The most important thing to keep in mind as you prepare for the holiday is everything should be about appreciating mother earth’s beautiful fertility. Take time to appreciate the new growth of the season, plant your own seeds, decorate and hide eggs to thank the goddess for her blessing, celebrate alone, or with others, however you feel comfortable celebrating the coming of Spring. Many blessings and merry celebrations witches 🌙


trickster week | day one: european gods and goddesses

“so, after all, there was not one kind of strife alone, but all over the earth there are two. […] for one fosters evil war and battle, being cruel: her no man loves; but perforce, through the will of the deathless gods, men pay harsh strife her honour due. but the other is the elder daughter of dark night, and the son of cronus who sits above and dwells in the aether, set her in the roots of the earth: and she is far kinder to men. she stirs up even the shiftless to toil; for a man grows eager to work when he considers his neighbour, a rich man who hastens to plough and plant and put his house in good order; and neighbour vies with his neighbour as he hurries after wealth.” -hesiod

The Greeks and Romans made their Gods and Godessess straight from Kemet’s God and Goddesses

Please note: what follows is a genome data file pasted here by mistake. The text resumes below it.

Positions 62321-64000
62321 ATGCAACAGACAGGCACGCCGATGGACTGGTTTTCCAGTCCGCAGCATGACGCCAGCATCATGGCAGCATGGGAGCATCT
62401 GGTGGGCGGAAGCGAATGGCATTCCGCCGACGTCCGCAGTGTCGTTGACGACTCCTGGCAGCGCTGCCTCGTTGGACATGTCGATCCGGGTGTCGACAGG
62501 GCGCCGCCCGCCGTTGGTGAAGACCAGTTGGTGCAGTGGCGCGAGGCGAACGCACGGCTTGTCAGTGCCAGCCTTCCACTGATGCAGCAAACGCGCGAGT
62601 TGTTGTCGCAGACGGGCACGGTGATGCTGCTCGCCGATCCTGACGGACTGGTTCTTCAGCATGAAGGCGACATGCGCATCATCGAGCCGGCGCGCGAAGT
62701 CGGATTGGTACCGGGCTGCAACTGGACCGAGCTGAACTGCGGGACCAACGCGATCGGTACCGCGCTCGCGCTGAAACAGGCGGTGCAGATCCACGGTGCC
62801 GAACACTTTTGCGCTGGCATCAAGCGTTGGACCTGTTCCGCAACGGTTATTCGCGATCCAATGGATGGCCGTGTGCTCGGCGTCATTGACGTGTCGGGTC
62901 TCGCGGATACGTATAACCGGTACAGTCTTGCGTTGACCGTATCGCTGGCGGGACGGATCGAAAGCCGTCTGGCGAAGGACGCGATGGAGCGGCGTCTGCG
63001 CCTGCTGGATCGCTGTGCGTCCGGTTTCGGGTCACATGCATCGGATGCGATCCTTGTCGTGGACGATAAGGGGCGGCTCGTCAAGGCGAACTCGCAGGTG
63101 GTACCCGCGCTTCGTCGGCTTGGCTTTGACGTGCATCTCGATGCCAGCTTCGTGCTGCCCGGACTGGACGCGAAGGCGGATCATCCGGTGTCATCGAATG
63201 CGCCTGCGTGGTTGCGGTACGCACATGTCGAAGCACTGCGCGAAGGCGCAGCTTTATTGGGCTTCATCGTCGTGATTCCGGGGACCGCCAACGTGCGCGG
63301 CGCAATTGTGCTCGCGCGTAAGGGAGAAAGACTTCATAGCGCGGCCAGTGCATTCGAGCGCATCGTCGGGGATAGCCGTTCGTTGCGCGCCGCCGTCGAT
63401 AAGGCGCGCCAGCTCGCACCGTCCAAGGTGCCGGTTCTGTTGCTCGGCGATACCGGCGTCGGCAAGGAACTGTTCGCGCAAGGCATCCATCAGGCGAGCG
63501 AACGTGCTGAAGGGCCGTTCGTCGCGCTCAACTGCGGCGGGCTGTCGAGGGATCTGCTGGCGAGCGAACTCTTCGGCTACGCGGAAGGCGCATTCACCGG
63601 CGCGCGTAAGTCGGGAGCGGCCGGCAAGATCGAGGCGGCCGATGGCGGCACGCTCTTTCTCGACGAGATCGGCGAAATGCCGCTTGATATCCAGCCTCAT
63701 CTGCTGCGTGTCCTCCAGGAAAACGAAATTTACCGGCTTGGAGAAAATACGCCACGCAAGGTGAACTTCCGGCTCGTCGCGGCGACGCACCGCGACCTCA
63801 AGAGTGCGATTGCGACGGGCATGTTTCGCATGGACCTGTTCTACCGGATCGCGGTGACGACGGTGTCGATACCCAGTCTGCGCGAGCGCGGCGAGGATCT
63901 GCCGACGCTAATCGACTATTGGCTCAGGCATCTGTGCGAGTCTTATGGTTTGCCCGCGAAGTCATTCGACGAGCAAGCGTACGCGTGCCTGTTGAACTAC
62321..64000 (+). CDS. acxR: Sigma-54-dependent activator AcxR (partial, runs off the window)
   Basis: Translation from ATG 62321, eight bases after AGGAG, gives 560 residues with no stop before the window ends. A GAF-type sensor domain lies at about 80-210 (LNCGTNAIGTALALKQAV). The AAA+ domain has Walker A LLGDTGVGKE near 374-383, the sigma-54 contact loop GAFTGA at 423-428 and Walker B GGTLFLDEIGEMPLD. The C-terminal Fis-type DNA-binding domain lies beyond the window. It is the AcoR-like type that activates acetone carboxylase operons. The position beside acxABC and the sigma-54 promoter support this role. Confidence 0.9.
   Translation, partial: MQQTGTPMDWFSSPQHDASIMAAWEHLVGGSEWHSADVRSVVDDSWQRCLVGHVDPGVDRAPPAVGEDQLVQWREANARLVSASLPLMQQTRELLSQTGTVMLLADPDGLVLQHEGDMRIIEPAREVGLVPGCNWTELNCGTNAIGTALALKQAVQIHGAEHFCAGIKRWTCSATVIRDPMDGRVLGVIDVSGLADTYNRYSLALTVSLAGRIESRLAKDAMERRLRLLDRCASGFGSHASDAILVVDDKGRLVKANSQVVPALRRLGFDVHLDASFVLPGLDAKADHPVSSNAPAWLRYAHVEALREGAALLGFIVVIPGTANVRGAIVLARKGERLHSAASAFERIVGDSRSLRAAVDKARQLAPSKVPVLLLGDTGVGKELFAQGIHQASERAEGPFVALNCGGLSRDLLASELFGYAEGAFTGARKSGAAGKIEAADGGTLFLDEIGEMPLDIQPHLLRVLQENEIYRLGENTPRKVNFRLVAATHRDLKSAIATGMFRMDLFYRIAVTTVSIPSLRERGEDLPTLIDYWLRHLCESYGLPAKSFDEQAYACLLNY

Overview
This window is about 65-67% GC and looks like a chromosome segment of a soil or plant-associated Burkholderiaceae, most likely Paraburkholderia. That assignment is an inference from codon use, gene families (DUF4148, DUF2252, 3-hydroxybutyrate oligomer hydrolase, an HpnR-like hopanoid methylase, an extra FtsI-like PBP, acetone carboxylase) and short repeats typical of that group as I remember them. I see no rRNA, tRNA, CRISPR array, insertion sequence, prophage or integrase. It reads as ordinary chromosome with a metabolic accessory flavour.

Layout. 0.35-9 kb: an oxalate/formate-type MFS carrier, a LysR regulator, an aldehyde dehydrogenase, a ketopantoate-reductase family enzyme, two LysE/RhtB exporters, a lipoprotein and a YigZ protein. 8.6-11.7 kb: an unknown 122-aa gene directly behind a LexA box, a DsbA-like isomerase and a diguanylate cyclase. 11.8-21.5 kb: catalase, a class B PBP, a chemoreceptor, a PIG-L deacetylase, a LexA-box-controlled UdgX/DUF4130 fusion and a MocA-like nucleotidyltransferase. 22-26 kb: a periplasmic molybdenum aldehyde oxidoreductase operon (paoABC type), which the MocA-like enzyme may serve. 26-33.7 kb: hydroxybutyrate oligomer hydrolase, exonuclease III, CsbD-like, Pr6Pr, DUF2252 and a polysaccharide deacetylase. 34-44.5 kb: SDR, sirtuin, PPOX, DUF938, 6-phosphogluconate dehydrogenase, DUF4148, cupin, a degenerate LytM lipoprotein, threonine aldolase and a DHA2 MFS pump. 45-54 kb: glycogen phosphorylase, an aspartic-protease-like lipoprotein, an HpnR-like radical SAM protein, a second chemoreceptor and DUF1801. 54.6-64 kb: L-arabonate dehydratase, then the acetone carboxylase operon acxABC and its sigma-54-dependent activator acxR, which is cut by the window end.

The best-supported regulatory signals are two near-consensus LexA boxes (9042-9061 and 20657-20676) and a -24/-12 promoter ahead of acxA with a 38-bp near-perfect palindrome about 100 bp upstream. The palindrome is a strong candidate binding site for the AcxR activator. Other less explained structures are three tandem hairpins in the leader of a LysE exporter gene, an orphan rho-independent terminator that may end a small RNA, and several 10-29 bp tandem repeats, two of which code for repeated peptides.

Kemet’s God and Goddesses renamed in Identity……One by One 

History proves quite convincingly that the Gods and Goddesses of Europeans were of African origin but given European names… 

Lets go through the Academics:

*The African God, Amun, was renamed Zeus by the Greeks and Jupiter by the Romans; 

*The African God, Heru (the son of God and associated with light and sun) was called Apollo by both the Greeks and the Romans; 

*The African God Imhotep (the God of Healing and medicine) was renamed Asclepius by the Greeks and Aesclapius by the Romans; 

*The African God Djhuti/Thoth (God of Science, Writing and Knowledge) was called Hermes by the Greeks and Mercury by the Romans; 

*The African God, Pluto, was called Pluto by both the Greeks and Romans; the 

*The African God, Ausar, (the God of resurrection) was renamed Osiris by the Greeks; 

*The African Goddess Hathor (the Goddess of love and beauty) was called Aphrodite by the Greeks and Venus by the Romans; and 

*The African Goddess Ist (Auset), (Goddess of maternity), was renamed Isis and was worshiped as the “Black Madonna.”

Trickster Week(1/8) Europeans Gods/Goddesses 

She was almost always on earth, among thieves, pickpockets and panders–she lived in darkness.“

Laverna Roman Goddess of Thieves, Cheats and the Underworld  

”‘Behold me, for I am Laverna, who                           Have come to answer to that Lord’s complaint,
Who swears that I contracted debt to him,
And have not paid although the time is o'er,
And that I am a thief because I swore
Upon my head–but, as you all can see,                       I have no head at all,and therefore I                         Assuredly ne'er swore by such an oath.